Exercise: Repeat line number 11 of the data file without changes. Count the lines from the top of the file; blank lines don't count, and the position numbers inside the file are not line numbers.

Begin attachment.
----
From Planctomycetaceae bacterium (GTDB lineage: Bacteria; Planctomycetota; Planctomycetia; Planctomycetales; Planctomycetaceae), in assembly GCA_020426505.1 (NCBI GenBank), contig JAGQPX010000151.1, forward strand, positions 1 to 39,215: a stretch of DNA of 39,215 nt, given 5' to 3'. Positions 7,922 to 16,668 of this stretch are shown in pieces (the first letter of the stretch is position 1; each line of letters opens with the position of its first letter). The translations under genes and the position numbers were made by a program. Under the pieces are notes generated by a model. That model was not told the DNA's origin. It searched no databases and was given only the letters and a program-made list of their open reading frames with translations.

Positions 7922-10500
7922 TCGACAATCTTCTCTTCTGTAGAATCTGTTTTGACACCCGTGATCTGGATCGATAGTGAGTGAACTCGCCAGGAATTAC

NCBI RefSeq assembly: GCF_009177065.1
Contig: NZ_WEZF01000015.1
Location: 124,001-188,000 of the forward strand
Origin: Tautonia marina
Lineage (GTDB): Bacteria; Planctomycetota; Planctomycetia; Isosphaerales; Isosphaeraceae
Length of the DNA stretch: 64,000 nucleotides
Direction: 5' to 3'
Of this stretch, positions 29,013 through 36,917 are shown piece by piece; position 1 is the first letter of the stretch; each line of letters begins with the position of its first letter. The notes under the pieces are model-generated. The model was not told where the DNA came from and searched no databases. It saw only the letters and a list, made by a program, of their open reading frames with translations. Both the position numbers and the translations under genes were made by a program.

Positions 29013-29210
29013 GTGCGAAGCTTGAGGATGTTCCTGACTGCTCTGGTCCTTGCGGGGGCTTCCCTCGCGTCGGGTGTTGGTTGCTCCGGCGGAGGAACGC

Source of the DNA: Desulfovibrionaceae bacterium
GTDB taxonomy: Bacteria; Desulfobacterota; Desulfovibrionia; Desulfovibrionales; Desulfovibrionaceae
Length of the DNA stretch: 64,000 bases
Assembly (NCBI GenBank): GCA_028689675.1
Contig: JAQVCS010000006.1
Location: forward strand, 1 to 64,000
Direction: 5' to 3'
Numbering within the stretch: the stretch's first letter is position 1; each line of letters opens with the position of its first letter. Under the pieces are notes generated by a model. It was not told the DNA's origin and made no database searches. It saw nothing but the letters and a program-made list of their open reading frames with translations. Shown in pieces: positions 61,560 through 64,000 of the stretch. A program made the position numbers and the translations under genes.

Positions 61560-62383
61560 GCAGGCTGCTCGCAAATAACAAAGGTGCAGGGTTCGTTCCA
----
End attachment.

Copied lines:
Of this stretch, positions 29,013 through 36,917 are shown piece by piece; position 1 is the first letter of the stretch; each line of letters begins with the position of its first letter. The notes under the pieces are model-generated. The model was not told where the DNA came from and searched no databases. It saw only the letters and a list, made by a program, of their open reading frames with translations. Both the position numbers and the translations under genes were made by a program.